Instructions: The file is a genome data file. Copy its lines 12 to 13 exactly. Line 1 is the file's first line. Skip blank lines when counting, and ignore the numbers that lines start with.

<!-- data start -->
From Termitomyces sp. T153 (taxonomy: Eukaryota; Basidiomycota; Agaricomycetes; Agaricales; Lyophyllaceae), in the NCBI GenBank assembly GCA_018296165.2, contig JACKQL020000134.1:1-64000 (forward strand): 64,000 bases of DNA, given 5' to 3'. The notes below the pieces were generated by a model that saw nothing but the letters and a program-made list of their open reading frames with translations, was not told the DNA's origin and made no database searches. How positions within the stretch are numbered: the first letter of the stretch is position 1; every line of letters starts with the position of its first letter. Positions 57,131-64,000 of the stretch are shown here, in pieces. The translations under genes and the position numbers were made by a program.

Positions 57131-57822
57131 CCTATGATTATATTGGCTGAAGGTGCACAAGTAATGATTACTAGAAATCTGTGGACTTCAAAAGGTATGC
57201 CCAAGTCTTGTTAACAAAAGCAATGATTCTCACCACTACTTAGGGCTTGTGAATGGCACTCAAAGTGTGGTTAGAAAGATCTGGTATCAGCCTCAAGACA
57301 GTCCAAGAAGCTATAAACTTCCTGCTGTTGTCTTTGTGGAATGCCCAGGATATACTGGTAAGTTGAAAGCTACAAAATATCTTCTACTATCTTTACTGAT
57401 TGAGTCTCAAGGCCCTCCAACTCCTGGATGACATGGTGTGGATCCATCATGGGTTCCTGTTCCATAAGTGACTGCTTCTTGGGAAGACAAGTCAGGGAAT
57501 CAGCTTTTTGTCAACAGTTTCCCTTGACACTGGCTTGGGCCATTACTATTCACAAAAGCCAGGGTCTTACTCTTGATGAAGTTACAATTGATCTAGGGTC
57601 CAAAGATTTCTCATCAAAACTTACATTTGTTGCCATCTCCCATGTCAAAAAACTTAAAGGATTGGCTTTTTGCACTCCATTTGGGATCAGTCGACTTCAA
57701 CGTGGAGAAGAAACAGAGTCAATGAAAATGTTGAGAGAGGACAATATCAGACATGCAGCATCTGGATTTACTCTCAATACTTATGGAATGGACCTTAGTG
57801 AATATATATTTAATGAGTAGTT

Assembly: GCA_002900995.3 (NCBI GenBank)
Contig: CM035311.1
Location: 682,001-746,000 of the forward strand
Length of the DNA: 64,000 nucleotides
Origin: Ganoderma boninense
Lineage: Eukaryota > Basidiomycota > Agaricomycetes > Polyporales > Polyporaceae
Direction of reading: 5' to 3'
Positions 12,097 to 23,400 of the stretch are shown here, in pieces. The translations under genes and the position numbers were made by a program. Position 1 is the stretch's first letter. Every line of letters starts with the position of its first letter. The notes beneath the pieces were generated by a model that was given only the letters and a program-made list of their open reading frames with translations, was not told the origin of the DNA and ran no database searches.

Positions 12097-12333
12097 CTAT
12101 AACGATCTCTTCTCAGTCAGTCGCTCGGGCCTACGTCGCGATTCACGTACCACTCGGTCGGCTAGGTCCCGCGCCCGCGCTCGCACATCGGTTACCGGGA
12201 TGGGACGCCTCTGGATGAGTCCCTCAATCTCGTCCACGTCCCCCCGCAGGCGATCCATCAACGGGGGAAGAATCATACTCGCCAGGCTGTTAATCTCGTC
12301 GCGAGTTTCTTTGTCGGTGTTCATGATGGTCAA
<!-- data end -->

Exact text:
Contig: CM035311.1
Location: 682,001-746,000 of the forward strand